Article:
Causa in Spanish means “cause” while rellena means “stuffed”. It’s believed that causa rellena got its name from José de San Martín, an Argentine general who was known as the Protector of Peru during the fight for Peruvian independence from Spain.
San Martín called for Peruvians to support the cause by providing food for the soldiers. At the time, this layered potato casserole dish was one of the most common dishes. From then on, it came to be known as causa rellena.
23. Rocoto Relleno
If you’re a fan of stuffed pepper dishes like dolma or pimiento relleno, then you’ll surely enjoy rocoto relleno as well.
Rocoto relleno refers to a Peruvian stuffed pepper dish originally from Arequipa. It’s derived from a Spanish dish made with stuffed bell pepper. The same sweet peppers weren’t available in Peru so they used the much hotter rocoto pepper instead.
To make rocoto relleno, rocoto peppers are first boiled in water and vinegar to remove as much heat as possible. They’re then filled with various ingredients like seasoned meat, egg, vegetables, tomato sauce, and queso fresco. A milk sauce mixture is poured over the rocoto relleno stuffed peppers before they’re placed in an oven and baked.
24. Papa Rellena
Papa rellena refers to a type of Peruvian croquette made with a filling of ground beef, onions, olives, hard-boiled egg, cumin, and other spices. They’re popular in Peru and in many parts of Latin America like Bolivia, Chile, Colombia, the Dominican Republic, Cuba, and Puerto Rico.
In Peru, papa rellena is typically eaten with salsa criolla or aji sauce. They’re commonly sold as street food though they’re widely available at restaurants and often made at home as well.
Interestingly, papa rellena may have been invented during the War of the Pacific. Peruvian soldiers needed food that was durable and portable, so they’d cook seasoned meat and stuff it into hollowed-out potatoes before frying them. After the war, they took the dish home with them and it’s since become one of the most popular snacks in Peru.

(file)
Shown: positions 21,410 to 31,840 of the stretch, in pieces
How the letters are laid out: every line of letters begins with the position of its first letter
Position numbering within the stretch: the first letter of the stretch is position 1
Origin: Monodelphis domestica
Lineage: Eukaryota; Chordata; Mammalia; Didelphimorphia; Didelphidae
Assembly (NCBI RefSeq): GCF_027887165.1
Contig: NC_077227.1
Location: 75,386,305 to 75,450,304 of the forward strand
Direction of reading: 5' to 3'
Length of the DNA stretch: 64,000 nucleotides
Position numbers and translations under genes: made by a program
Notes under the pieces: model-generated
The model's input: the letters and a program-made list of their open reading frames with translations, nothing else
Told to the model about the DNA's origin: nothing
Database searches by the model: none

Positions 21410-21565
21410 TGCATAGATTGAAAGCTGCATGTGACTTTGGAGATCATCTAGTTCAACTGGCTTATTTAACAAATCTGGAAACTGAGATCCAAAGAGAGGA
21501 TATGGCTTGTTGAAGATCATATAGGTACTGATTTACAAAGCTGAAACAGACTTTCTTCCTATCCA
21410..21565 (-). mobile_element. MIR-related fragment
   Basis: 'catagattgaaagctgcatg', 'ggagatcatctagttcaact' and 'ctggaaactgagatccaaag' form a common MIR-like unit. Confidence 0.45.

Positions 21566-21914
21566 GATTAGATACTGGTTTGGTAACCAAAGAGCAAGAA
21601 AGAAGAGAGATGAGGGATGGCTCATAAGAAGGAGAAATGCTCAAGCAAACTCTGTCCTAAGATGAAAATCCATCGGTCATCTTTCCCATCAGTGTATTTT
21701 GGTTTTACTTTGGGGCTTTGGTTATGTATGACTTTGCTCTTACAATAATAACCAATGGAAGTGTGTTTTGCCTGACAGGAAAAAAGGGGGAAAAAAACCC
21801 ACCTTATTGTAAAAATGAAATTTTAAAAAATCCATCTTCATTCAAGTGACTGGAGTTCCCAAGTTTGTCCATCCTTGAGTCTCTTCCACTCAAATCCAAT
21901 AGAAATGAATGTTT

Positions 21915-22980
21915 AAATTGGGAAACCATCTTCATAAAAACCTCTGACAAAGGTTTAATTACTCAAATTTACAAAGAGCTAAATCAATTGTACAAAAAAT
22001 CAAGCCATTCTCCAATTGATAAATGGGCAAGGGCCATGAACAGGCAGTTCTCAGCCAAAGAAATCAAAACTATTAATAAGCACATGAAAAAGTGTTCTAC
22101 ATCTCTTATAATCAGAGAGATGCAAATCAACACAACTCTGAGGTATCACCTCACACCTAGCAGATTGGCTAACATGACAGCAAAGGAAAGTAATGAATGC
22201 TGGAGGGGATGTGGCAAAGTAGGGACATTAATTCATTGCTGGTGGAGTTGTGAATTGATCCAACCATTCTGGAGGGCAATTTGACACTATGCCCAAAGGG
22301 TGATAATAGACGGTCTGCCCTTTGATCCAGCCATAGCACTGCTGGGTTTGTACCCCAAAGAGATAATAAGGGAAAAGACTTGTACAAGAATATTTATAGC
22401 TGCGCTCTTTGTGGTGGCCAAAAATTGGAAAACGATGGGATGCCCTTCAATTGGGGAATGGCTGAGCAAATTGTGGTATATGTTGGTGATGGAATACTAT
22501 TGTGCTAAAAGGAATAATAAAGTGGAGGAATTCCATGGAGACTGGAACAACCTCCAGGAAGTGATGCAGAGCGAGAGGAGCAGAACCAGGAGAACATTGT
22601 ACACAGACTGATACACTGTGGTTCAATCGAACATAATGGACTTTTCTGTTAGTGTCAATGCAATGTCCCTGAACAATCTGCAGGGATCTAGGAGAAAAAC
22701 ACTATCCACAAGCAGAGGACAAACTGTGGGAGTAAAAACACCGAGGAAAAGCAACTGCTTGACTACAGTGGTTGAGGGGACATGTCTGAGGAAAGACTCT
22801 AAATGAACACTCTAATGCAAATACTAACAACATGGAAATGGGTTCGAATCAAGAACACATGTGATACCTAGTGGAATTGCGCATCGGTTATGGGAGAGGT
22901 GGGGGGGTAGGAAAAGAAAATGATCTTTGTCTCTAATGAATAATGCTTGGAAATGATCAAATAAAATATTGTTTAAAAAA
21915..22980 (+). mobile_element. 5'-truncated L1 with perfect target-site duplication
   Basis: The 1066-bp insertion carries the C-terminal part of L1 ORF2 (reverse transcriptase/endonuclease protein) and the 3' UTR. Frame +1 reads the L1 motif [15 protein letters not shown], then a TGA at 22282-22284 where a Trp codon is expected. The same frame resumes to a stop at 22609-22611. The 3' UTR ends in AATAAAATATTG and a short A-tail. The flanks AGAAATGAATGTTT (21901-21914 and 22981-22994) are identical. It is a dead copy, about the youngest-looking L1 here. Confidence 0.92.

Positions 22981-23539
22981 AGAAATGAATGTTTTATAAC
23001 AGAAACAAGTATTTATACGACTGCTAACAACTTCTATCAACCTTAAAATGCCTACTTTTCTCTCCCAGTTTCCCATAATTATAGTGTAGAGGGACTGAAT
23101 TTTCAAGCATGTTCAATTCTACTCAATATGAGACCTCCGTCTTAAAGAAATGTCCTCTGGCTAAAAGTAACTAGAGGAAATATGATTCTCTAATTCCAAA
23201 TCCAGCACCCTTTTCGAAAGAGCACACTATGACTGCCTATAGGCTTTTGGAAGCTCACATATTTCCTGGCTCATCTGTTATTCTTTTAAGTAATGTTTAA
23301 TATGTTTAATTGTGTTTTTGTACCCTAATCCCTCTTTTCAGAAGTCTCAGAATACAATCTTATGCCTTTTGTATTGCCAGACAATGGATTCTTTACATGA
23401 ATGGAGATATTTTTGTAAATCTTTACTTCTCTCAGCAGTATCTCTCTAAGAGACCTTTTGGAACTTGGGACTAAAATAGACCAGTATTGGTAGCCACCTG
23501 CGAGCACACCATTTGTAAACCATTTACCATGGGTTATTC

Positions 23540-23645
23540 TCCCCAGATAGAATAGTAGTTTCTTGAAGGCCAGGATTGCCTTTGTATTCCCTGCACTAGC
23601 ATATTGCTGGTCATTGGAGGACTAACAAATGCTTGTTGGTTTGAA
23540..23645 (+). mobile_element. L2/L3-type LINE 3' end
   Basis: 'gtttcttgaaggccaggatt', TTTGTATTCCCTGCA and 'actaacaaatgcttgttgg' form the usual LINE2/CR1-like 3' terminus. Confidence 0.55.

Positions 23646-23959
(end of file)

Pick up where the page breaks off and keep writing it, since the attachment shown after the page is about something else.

25. Tacu Tacu
Tacu tacu refers to a Peruvian rice dish that’s often made with leftover rice and beans. The leftovers are mixed with sauteed onions, garlic, aji amarillo, herbs, and spices before being formed into a pancake-like patty and served with meat, seafood, a fried egg, fried plantains, and salsa criolla.
Tacu tacu is one of the best examples of cocina criolla or Creole cuisine. Though the present-day version of the dish was shaped by the African community, its name is said to be derived from the Quechua word takuy, meaning “to mix two things together”.
Solterito refers to a traditional Peruvian salad originally from Arequipa. It exists in many forms in Peru but common ingredients include rocoto pepper, fava beans, onions, queso fresco, tomatoes, corn, olives, parsley, red or white wine vinegar, and olive oil.
In some parts of Peru, the dish is called soltero, meaning “single man”. Solterito is a diminutive form of soltero, so it literally means “little single man”. The reasons for the dish’s name are unclear but some believe it may have something to do with how easy it is to prepare, making it an ideal dish for single men.
Be sure to check out our article on Peruvian desserts for more sweet treats to try in Peru.
The ingredients for buñuelos were too expensive at the time so Peruvians started substituting them with squash and sweet potato. The dish caught on and it’s since become one of the most popular dessert snacks in Peru. They’re often eaten for dessert with anticuchos though personally, I’d love to have them with some queso helado (Peruvian ice cream)!
28. Mazamorra Morada